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Phuket News: B2tn rail project ‘will transform Thailand’

Phuket News: B2tn rail project ‘will transform Thailand’

BANGKOK: A seven-year scheme for a dual-track rail system, to be developed by the State Railway of Thailand (SRT), will change the face of the nation, a senior official says.


By MCOT Online

Tuesday 26 March 2013, 05:41PM


Almost all of Thailand’s rail system is single-track, restricting average train speeds to just 30 kmh. Photo: Jeeheon

Almost all of Thailand’s rail system is single-track, restricting average train speeds to just 30 kmh. Photo: Jeeheon

The massive scheme forms a major part of the controversial government plan to borrow B2.2 trillion for infrastructure improvements, due to be argued over in Parliament this week.

The plan will also include high-speed train routes, electrification of the rail system and the construction of the Dawei seaport in Myanmar as Thailand’s main shipping connection point to other regions to the west of the peninsula.

SRT Governor Prapas Chongsa-nguan explained that the plan envisages double track linking Chiang Khong district of northernmost Chiang Rai province to Thailand’s southernmost town of Padang Besar, and the northeastern province of Nong Khai, bordering Laos.

By extension, this would connect Thailand efficiently with southern China and the wider Southeast Asian region, Mr Prapas said.

Of the 4,000 kilometres of rail lines in Thailand, only 300 kilometres is currently dual track, and the SRT will have to build an additional 2,857km of dual track to cover the 53 provinces in the plan, he said.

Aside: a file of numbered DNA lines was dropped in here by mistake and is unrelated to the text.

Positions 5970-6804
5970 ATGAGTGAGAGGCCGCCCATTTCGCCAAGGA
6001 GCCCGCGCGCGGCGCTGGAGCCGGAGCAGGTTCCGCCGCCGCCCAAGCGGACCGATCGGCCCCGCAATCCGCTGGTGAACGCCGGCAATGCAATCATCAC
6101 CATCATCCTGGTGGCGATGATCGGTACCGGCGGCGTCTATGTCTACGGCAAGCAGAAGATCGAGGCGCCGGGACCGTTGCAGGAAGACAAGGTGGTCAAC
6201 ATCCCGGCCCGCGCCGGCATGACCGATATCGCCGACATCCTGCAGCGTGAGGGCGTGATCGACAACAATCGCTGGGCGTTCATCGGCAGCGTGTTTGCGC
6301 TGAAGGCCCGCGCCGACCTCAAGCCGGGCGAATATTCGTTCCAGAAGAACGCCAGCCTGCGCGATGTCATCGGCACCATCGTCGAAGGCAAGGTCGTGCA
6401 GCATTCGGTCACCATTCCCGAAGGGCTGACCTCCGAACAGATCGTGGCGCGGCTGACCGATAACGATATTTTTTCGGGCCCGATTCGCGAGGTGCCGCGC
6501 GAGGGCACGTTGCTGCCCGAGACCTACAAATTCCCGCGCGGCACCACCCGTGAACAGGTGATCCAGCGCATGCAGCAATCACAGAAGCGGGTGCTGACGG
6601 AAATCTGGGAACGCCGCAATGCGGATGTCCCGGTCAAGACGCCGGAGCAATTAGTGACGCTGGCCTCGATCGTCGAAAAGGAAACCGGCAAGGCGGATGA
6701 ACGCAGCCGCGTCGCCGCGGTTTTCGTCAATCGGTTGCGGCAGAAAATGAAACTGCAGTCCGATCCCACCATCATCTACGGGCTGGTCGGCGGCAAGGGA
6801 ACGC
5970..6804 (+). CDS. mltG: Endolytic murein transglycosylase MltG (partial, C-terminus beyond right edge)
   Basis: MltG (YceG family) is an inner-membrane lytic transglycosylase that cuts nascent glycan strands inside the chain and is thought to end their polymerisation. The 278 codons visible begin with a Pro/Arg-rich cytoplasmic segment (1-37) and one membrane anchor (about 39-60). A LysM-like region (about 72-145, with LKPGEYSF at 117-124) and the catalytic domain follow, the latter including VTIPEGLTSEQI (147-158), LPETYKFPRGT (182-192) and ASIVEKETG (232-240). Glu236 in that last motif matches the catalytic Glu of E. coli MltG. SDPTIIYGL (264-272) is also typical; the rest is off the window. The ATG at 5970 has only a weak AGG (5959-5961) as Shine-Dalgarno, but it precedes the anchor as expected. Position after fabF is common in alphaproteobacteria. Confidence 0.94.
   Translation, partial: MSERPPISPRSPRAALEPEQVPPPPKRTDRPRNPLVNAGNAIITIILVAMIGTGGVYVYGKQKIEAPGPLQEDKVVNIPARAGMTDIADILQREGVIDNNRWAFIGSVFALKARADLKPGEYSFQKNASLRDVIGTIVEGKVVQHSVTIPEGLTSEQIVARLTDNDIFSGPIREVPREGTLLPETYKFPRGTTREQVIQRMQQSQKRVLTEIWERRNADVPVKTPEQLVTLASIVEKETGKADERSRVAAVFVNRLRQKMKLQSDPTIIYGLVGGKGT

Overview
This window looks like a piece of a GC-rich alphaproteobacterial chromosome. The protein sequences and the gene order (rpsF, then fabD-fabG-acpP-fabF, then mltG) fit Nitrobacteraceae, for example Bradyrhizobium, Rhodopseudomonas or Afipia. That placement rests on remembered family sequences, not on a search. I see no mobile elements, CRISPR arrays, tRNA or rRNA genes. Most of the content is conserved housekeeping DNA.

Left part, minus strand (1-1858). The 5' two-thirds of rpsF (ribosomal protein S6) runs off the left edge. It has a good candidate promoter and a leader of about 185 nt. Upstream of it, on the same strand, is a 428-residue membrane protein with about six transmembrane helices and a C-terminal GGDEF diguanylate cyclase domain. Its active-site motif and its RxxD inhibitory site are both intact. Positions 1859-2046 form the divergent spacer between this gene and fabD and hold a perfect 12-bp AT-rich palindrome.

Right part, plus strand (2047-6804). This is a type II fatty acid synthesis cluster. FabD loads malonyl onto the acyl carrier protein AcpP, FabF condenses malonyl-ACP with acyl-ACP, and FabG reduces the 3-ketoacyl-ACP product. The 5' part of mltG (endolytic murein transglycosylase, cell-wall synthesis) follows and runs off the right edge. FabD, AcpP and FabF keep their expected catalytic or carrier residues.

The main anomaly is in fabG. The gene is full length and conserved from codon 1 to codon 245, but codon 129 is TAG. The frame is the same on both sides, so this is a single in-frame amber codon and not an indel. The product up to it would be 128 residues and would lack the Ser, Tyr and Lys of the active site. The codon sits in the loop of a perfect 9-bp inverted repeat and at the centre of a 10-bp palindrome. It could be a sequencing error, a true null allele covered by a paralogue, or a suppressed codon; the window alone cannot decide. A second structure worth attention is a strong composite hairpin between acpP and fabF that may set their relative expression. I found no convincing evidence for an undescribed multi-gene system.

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However, once completed, the double-tracking could transform the way goods and people are moved around the country, Mr Prapas said, with SRT being capable of transporting 50 million tonnes of goods and 75 million passengers a year.

Mr Prapas explained that the present single track system compels cargo trains to be switched into sidings where they wait to allow trains coming the other way to go through.

This effectively reduces trains to running at an average speed of 30 kmh.

The dual-track system would triple their speed to 90 kmh. This greatly enhanced sped, coupled with the lower cost of rail transport compared with road transport, would potentially convince manufacturers to switch from road to rail for transporting their products. It would also allow passenger trains to compete for speed with buses.

Thailand’s present logistics cost is 15.2 per cent of gross domestic product (GDP), which the government wants to reduce by at least two percentage points in the coming seven years – the time it would take to complete the dual-track system.

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